Halloween, Holidays and Happiness
When I was a kid we didn’t go trick or treating because my dad banned it saying Halloween was an evil American invention.
Well, he probably didn’t use those actual words but that was the gist of it. Even back in the seventies globalization was a concern.
20 years later, when I had kids of my own, a little voice in my head nagged that Halloween was just a commercial holiday, a way to sell more sweets and an unfortunate by-product of globalization and greed.
But part of me just wanted to celebrate Halloween anyway.
When my kids got old enough they were keen to go out trick or treating. Mad keen.
I love dressing up and fancy dress costumes so I was keen for them to have an excuse to get dressed up too. Okay, I admit, I was probably keen for an excuse to get dressed up myself.
But I didn’t like the idea of knocking on stranger’s doors asking for sweets. Or candies as you call them in North America. Or lollies as you call them in Australia and New Zealand.
So we compromised by dressing up then going trick or treating at friends’ houses. They were prewarned about our visit and would be sending their kids round to our house too.
That was in New Zealand and it’s no surprise the kids loved it.
I grew up in England and Halloween is very different there than in the United States. In England you have to dress up as something scary – think witch, ghost or zombie – but in North America Halloween seems to embrace dressing up as anything you please.
We went to several fantastic Halloween parties organized by Canadians and Americans in Costa Rica with everything from cheerleaders to gorillas represented.
We don’t get enough excuses to dress up and tap into our inner child so now I embrace Halloween.
Yes, I am anti-globalization. I’d love every country to celebrate their own unique festivals and I’ve enjoyed celebrating many of them too.
I’ll never forget Bastille Day in Paris, La Dia de Independencia in Costa Rica or the That Luang Festival in Laos.
But heck if I want to celebrate Halloween I will. Greed and globalization aside it’s got a lot going for it.
We have fun on Halloween. We come up with evil ways to make Halloween lanterns out of watermelons, we eat sloppy red jelly disguised as brains and we get dressed up as giant blue jellyfish.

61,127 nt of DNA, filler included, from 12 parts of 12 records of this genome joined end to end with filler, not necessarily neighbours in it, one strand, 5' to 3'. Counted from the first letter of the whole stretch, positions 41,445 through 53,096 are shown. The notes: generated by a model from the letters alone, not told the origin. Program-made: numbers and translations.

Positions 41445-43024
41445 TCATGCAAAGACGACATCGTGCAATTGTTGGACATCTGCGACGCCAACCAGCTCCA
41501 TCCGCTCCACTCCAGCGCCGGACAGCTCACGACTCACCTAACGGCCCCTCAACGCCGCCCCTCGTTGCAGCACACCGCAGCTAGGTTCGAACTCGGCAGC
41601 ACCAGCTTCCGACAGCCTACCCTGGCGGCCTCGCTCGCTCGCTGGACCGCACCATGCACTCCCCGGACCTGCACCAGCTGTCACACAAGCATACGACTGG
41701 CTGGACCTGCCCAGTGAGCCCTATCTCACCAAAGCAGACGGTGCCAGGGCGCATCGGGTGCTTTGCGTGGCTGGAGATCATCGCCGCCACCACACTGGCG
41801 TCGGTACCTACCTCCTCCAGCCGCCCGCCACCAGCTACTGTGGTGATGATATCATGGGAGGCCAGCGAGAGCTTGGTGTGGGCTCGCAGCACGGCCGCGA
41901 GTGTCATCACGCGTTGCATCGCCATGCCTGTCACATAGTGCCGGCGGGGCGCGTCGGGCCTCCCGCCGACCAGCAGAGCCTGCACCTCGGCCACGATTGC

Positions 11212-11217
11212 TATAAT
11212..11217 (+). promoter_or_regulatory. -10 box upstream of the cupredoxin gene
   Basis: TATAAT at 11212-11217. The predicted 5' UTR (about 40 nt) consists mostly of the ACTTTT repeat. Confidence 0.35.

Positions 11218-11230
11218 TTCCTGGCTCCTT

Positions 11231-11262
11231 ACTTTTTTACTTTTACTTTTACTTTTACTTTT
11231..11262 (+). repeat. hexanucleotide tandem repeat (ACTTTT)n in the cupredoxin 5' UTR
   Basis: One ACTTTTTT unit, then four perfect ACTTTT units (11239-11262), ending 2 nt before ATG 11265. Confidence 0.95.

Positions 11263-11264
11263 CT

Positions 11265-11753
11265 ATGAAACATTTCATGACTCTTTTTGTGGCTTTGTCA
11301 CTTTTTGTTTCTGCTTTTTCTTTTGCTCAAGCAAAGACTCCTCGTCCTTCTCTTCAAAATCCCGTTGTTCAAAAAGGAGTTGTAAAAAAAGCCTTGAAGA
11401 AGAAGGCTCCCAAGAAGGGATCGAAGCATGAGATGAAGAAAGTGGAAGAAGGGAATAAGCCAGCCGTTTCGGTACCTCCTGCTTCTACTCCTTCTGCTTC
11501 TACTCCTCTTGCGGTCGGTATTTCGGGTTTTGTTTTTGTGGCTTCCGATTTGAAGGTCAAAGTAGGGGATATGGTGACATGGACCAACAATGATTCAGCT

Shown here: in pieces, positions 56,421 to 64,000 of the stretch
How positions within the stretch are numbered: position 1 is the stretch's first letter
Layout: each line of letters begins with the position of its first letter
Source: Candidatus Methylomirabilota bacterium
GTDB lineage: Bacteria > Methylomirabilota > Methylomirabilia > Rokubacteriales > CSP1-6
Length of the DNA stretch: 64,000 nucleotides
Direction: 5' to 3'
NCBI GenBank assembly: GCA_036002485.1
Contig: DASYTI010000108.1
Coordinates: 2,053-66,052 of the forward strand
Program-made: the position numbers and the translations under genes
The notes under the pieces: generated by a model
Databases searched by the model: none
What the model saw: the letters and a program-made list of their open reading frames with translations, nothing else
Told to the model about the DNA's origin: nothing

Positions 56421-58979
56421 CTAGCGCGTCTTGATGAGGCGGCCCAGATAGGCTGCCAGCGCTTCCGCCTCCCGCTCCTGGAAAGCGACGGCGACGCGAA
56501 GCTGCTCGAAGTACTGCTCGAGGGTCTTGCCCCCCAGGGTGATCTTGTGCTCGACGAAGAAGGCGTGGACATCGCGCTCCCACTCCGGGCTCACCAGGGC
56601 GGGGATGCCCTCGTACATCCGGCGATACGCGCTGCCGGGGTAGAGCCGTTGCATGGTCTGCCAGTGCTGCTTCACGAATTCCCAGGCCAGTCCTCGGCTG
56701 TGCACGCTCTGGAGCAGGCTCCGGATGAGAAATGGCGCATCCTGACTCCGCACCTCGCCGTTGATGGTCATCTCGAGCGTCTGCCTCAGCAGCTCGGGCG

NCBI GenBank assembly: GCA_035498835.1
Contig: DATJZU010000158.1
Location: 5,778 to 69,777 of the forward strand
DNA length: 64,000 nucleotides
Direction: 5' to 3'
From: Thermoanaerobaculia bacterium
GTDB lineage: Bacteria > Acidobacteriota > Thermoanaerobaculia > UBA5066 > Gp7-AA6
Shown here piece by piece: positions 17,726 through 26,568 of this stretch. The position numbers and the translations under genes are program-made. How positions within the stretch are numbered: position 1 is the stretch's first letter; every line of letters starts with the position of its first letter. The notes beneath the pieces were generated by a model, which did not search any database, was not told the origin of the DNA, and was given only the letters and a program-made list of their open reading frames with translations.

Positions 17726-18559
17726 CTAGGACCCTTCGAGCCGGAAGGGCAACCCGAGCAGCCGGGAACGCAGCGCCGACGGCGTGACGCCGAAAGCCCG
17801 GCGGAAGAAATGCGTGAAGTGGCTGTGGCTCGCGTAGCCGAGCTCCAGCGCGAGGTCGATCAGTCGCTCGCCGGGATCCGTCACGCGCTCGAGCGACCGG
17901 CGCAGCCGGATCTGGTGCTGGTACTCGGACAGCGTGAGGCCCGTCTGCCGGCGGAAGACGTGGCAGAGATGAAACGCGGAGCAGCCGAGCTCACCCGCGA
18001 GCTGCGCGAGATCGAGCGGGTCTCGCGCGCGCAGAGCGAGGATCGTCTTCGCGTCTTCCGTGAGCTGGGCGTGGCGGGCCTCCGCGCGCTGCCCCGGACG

Sorry dad – I’ve moved to the dark side and I love it.
I just wish you were still around so you could join in too.
What’s your take on Halloween? What makes you happy?
Love the post and the wonderful pics of your kids and yourself! People at our end also don’t celebrate Halloween as a festival or occasion, but it is something that my parents always did for us, so did we for our kids.
Just to see the kids go crazy dressing up with weird costumes, cut up all the possible shapes of pumpkins or watermelons, have their friends cook up weird things is a good enough site for us now!
I guess it just adds more fun and enjoyment to the present moment- and something that the family as a whole enjoys.
Thanks for sharing :)
Hi Harleena, thanks for sharing your experiences:) I guess it is mainly fun for kids but some people never grow up do they?!
It’s great to hear that you had a fun experience. Halloween is not celebrated to summon evil things but to have fun with your family and friends and share your happy thoughts and feelings together for a unity.
Hi John, that definitely sounds good to me:)
Love the watermelon jack-0-lantern! and the jelly fish costume… I would never have thought of that. Personally I hate halloween but I love people having fun. You definitely took the right approach when you didn’t let them go house to house ‘begging’. That’s the part I truly hate.
I agree. The Trick or Treating was last night here and there were hundreds of kids out and about with zillions of sweets. Too many of both! I guess that’s when it becomes a real problem:)
Ha ha this really made me laugh,I’m in rainy Britain and my dad had the same idea as yours, seriously I could see them both saying the same sentences.i suppose that’s the was they were brought up.
Anyway needless to say like you we are celebrating with a scary buffet and our pumpkin, oh actually I still need to finish that lol.
It’s a bit too rainy to go out tonight but we will still have fun anyway.
Thanks too I always love your posts and look forward to reading them when they appear in my inbox, it’s like my treat I have to deal with everything else in my inbox before I can read your post.
So thanks for making me laugh so many times Annabel.
Fantastic to hear from you and thanks for the lovely feedback. Our dads didn’t know what they were missing out on;)
Glad to see your family enjoying Halloween. Our family has always enjoyed the holiday. We decorate the house, dress up, trick or treat, carve pumpkins, watch non-gross Halloween movies, go to Halloween sleepovers at our kid’s dance school and my two oldest were even involved in creating a haunted house and participating in it a few years. It’s all good and great fun. The only down side is the possible gross/bloody side that can go to far and the mountain of sweets. But those can easily be down played.
We love walking around trick-or-treating and seeing the decorated houses and quite frankly it is the one day a year we see our neighbors and feel like part of the community. I don’t see it as begging when everyone is in on it and understands the fun of it. People enjoy seeing the kids in their costumes and some people even put a “haunted house” in their garage for people to tour.